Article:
ST PAUL, Minn. — The Minnesota Department of Transportation has made no secret about the backlog of road maintenance in the state and the "bridge bubble" -- aging spans that can't be ignored indefinitely. But the state's divided legislature won't raise the state gas tax anytime soon.
That's why the folks at MNDOT are very excited about the influx of extra federal dollars coming to Minnesota as part of the Infrastructure Investment and Jobs Act passed by Congress late Friday and signed into law by President Biden.
"We’ll be able to move some things forward that we frankly had to put on the shelf, and hold off on because we just did not have the funding to do," Minnesota Transportation Commissioner Margaret Anderson Kelliher told reporters Tuesday.
It's too early to know which specific projects will benefit from the state's share of the new funding, but Commissioner Kelliher said the agency will prioritize saving lives and preparing for the impacts of climate change on the state's transportation network.
"Resiliency is one of the things Minnesotans are talking to about. We have to be able to be prepared to have more resilient infrastructure that’s able to tolerate the levels of water we’re seeing."
Minnesota is set to receive at least $7 billion across the next 10 years, with $4.5 billion designated for highways. Other key allotments include:
- Public transportation: $818 million to improve our public transportation
- Water Infrastructure: $680 million over five years to improve water infrastructure
- Bridges: $302 million for bridge replacement and repairs
- Broadband internet: $100 million
- Wildfire protection: $20 million
- Cybersecurity: $17 million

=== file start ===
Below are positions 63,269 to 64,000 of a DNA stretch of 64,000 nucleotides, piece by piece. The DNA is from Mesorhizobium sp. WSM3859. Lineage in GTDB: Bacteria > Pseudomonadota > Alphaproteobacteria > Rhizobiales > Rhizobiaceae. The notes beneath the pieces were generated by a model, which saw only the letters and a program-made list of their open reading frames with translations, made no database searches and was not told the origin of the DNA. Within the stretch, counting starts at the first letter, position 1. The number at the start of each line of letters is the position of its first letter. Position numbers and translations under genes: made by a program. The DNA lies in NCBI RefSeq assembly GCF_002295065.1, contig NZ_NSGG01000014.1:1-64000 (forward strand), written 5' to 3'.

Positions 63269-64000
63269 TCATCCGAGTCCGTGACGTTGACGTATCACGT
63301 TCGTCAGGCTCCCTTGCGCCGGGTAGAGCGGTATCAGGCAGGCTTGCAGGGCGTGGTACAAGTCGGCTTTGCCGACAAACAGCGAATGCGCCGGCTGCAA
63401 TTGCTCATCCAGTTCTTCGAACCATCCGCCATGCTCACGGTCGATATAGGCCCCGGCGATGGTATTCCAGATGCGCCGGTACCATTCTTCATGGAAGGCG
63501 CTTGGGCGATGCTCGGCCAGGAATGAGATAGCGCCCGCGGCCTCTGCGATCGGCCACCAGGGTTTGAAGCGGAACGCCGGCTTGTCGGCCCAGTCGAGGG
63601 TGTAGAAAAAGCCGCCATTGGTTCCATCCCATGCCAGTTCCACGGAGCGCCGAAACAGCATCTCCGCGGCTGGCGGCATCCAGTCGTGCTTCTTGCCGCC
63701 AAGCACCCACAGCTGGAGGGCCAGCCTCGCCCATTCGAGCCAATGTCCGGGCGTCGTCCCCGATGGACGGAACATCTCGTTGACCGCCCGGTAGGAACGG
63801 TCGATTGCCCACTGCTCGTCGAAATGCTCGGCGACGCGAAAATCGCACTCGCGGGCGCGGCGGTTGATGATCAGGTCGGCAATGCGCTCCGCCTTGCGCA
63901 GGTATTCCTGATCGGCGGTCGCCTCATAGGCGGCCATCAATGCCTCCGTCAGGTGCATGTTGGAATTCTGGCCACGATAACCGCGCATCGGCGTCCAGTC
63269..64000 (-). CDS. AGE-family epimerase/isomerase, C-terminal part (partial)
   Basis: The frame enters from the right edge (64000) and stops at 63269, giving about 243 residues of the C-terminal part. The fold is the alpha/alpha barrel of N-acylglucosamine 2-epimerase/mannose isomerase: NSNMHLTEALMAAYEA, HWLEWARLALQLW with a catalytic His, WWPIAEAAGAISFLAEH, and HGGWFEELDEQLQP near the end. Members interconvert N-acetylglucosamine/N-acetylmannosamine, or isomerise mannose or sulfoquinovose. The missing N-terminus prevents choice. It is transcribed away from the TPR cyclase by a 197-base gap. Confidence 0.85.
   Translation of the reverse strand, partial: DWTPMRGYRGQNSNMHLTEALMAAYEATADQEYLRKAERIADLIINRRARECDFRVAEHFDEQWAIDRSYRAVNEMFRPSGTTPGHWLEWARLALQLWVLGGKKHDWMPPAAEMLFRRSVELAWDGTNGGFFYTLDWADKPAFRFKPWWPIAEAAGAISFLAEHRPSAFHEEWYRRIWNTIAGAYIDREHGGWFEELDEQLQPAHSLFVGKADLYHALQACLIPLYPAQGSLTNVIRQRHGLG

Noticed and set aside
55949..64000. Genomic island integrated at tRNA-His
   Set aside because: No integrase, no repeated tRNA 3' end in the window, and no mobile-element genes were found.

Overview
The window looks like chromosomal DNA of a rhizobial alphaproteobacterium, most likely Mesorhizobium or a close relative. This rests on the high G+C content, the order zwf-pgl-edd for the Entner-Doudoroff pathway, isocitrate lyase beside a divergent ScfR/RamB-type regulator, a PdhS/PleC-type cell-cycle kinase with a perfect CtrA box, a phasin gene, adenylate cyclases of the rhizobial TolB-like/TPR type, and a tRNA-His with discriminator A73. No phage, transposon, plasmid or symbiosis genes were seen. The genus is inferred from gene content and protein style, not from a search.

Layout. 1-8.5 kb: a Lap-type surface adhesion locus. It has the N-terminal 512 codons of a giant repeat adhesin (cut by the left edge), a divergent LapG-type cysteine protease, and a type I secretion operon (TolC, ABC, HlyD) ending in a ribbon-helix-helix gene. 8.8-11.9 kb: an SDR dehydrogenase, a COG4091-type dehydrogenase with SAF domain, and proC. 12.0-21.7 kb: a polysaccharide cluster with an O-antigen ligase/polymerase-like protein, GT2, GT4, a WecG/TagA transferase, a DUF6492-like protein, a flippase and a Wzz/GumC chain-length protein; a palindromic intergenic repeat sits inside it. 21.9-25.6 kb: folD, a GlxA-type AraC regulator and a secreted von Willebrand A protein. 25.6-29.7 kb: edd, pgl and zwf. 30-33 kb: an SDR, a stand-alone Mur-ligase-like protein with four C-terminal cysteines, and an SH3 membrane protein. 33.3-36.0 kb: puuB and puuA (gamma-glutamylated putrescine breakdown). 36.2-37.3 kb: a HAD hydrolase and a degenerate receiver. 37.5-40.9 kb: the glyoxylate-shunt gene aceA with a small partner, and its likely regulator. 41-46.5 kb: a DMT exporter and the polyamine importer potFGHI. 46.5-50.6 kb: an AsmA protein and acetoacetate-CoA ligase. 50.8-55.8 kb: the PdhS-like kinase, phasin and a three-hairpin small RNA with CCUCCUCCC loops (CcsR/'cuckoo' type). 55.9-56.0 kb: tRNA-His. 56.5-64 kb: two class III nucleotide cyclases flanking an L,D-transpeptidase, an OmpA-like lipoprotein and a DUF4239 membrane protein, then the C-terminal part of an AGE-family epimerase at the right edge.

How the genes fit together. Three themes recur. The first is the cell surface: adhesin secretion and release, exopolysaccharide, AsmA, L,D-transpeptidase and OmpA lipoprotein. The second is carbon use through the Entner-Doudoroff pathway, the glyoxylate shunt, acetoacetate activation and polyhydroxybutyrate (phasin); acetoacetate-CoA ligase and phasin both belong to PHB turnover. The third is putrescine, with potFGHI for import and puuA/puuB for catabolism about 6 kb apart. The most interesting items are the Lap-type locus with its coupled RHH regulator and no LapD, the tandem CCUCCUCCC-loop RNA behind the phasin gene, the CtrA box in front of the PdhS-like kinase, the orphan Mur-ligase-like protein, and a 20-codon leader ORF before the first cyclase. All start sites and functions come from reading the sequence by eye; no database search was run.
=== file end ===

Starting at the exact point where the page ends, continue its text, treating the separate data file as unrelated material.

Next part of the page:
US Rep. Angie Craig, a Democrat who represents Minnesota's 2nd Congressional District, said the broadband is especially important for areas outside the Twin Cities Metro area.
"There have been entire patches of America and Minnesota left out of high-speed internet broadband," Craig explained.
"One of the most important components to me in this legislation is $65 million set aside to be invested across America to bring high-speed Internet to almost every community."
US Rep. Dean Phillips, a Democrat who represents Minnesota's 3rd Congressional District, said the federal package was difficult to produce but proof that lawmakers can put politics aside and come together to do good things.
"We identified a common cause. There is no greater common cause for our country than infrastructure," Dean told reporters.
"We are falling behind. All you have to do is drive on a road, a highway, travel to an airport, try to get goods through a port right now, and you will know that we have fallen behind."
He touted the jobs it will create, and the shot in the arm it will give to the economy to modernize infrastructure and make it easier for people to get to their jobs in a timely fashion.
Dean, Craig and fellow Democrat Betty McCollum were the only three members of Minnesota's congressional delegation to vote in support of the bill. All four Republican members -- Tom Emmer, Jim Hagedorn, Pete Stauber and Michelle Fischbach -- voted against it. Democrat Ilhan Omar also voted against the bill because it left out many items that were in the original Build Back Better plan.
"I’m disappointed with all five members of the Minnesota delegation who voted against this bill," Craig remarked.
"My Republican colleagues voted against it because they don’t want to give Democrats a win. A pothole doesn’t give a damn what your politics are. It just wants and needs to be fixed."
She didn't spare Omar.
"I’m disappointed with my Democratic colleague who voted against this bill as well. I believe that was due to politics too, and I’ll leave it at that."